Absent 201 (82.0) 49 (66.2) 152 (88.9)
Atopy
Yes 159 (64.9) 51 (68.9) 108 (63.2) .236
No 86 (35.1) 23 (31.1) 63 (36.8)
Corneal neovascularization
Present 46 (18.8) 33 (44.6) 13 (7.6)
Absent 199 (81.2) 41 (55.4) 158 (92.4) <.001*
Vessels crossing trephination
Yes 39 (15.9) 29 (39.2) 10 (5.8) <.001*
No 7 (2.9) 4 (5.4) 3 (1.8)
Absent 199 (81.2) 41 (55.4) 158 (92.4)
Donor trephine size (mm)
≤8 117 (47.8) 23 (31.1) 94 (55.0) <.001*
>8 128 (52.2) 51 (68.9) 77 (45.0)
Recipient trephine size (mm)
≤8 229 (93.5) 67 (90.5) 162 (94.7) .173
>8 16 (6.5) 7 (9.5) 9 (5.3)
Donor ECD (cells/mm 2 )
≤3000 87 (35.5) 24 (32.4) 63 (36.8) .304
>3000 158 (64.5) 50 (67.6) 108 (63.2)
Appointments attended a
≤80% 94 (38.4) 26 (35.1) 68 (39.8)
>80% 151 (61.6) 48 (64.9) 103 (60.2) .295
Suture complication b
Yes 69 17 (23.0) 52 (30.4)
No 176 57 (77.0) 119 (69.6) .151

ECD = endothelial cell density; PK = penetrating keratoplasty.

Values marked with an asterisk indicate statistically significant results.

a Percentage attended during first 2 years following PK.


b Postoperative loose and/or broken suture(s) and/or suture infiltrate(s).



Outcomes of Primary Analyses


The overall rejection-free survival rates were 86.5% ± 2.2% at 1 year, 72.1% ± 3.0% at 5 years, and 64.1% ± 4.0% at 10 years. An endothelial rejection episode occurred in 29 of the 74 eyes (39.2%) with prior hydrops and 42 of 171 eyes (24.5%) without prior hydrops ( P = .031). There was a significant difference ( P = .023) in the endothelial rejection–free allograft survival rates for the eyes with and without prior hydrops: 86.5% ± 4.0% vs 86.5% ± 2.6% at 1 year, 61.0% ± 6.2% vs 76.9% ± 3.3% at 5 years, and 45.8% ± 10.1% vs 70.9 ± 4.3% at 10 years, respectively ( Figure 1 ).




Figure 1


Comparison of Kaplan-Meier curves showing endothelial rejection–free allograft survival for eyes following penetrating keratoplasty with and without previous hydrops.


On univariate analysis, significant associations with decreased 5-year endothelial rejection–free survival were as follows: female sex, age ≤25 years, previous episode of hydrops, presence of corneal neovascularization, corneal neovascularization crossing trephination, donor trephine size >8 mm, and attendance of ≤80% of clinic appointments in the first 2 years following PK ( Table 2 ). Female subjects had lower mean compliance with clinic appointments (78.3% ± 23.3%) compared to male subjects (82.98% ± 18.37%), though this difference was not significant ( P = .086).



Table 2

Univariate Associations of Endothelial Rejection–Free Survival Rates 5 Years After Penetrating Keratoplasty for Keratoconus


























































































































































































































Factor Total Rejection Endothelial Rejection–Free Survival at 5 Years ± SE (%) P Value
Gender
Male 138 33 75.3 ± 3.9 .043*
Female 107 38 67.9 ± 4.7
Age at PKP (y)
≤25 91 34 65.5 ± 5.0 .013*
>25 154 37 76.1 ± 3.7
Laterality of operated eye
Right 112 27 76.0 ± 4.3 .201
Left 133 44 69.0 ± 4.2
Ocular allergy
Present 44 14 71.7 ± 3.4 .812
Absent 201 57 74.0 ± 6.8
Atopy
Present 159 53 68.7 ± 3.8 .061
Absent 86 18 78.3 ± 5.0
Prior episode of hydrops
Present 74 29 61.0 ± 6.2 .023*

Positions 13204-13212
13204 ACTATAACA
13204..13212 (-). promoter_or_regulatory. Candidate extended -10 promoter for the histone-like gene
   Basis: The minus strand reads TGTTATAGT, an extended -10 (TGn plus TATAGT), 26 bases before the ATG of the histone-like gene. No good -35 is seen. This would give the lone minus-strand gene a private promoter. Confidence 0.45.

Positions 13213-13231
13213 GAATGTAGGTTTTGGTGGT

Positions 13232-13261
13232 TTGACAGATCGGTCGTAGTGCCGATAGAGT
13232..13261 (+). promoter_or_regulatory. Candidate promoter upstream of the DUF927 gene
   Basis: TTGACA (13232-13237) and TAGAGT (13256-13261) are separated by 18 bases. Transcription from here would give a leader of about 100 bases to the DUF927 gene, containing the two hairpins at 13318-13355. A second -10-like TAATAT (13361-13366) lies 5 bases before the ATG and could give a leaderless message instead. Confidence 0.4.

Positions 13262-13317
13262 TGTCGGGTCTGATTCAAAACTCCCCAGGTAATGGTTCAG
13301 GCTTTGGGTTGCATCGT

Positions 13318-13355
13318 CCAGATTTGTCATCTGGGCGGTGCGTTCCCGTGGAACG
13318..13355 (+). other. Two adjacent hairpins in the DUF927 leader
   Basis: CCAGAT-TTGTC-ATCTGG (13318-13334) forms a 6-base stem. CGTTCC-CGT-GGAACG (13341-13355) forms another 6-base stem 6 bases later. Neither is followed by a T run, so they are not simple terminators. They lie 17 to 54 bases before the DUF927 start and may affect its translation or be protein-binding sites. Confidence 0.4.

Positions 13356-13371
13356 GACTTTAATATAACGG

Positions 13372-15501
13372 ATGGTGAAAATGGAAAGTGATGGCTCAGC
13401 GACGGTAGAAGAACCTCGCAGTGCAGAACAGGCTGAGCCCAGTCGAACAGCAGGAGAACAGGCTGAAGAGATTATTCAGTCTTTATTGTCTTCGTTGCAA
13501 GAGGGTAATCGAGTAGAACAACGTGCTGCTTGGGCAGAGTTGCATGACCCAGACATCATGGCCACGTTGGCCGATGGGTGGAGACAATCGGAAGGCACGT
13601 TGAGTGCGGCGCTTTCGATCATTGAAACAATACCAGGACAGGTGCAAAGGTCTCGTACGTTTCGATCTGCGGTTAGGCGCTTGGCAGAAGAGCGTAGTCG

Absent 171 42 76.9 ± 3.3
Duration of hydrops (mo)
No hydrops 171 42 76.9 ± 3.3 .038*
≤3 47 17 63.7 ± 7.7
>3 27 12 58.8 ± 9.6
Corneal neovascularization
Present 46 46 45.8 ± 8.0 <.001*
Absent 199 25 78.2 ± 3.1
Vessels crossing trephination
Yes 39 22 43.8 ± 8.9 <0.001*
No 7 3 53.6 ± 20.1
Absent 199 46 78.2 ± 3.1
Donor trephine size (mm)
≤8 117 26 81.6 ± 3.8 .007*
>8 128 45 63.6 ± 4.5
Recipient trephine size (mm)
≤8 229 65 72.8 ± 3.1 .470
>8 16 6 62.5 ± 12.1
Donor ECD (cells/mm 2 )
≤3000 87 29 67.0 ± 5.3 .212
>3000 158 42 75.0 ± 3.6
Appointments attended a
≤80% 94 36 64.6 ± 5.1 .010*
>80% 151 35 76.9 ± 3.7
Suture complication b
Present 69 23 68.6 ± 5.7 .415
Absent 176 48 73.5 ± 3.5

ECD = endothelial cell density; PK = penetrating keratoplasty; SE = standard error.

Values marked with an asterisk indicate statistically significant results.

a Percentage attended during first 2 years following PK.


b Postoperative loose and/or broken suture(s) and/or suture infiltrate(s).



Multivariate analysis showed a significantly higher risk of endothelial rejection at 5 years in eyes of patients ≤25 years of age at PK (hazard ratio 1.82; 95% confidence interval 1.11–2.98; P = .017), presence of corneal neovascularization (hazard ratio 2.99; 95% confidence interval 1.58–5.66; P = .001), donor trephination size >8 mm (hazard ratio 1.86; 95% confidence interval 1.12–3.08; P = .017), and attendance of ≤80% of clinic appointments in the first 2 years following PK (hazard ratio 1.80; 95% confidence interval 1.12–2.89; P = .015).


All keratoplasties that failed had at least 1 prior episode of endothelial rejection in the study period. Graft failure occurred in 2 of 74 eyes (2.7%) with prior hydrops and 9 of 171 eyes (5.3%) without prior hydrops during the study period. There was no difference ( P = .42) in the failure-free survival rates of eyes with and without prior hydrops: 98.6% ± 1.3% vs 97.1% ± 1.3% at 1 year, 97.3% ± 1.9% vs 95.1% ± 1.9% at 5 years, and 97.3% ± 1.9% vs 92.2% ± 2.7% at 10 years, respectively ( Figure 2 ). Univariate analysis did not identify any factors associated with graft failure.


Jan 5, 2017 | Posted by in OPHTHALMOLOGY | Comments Off on Penetrating Keratoplasty for Keratoconus With and Without Resolved Corneal Hydrops: Long-term Results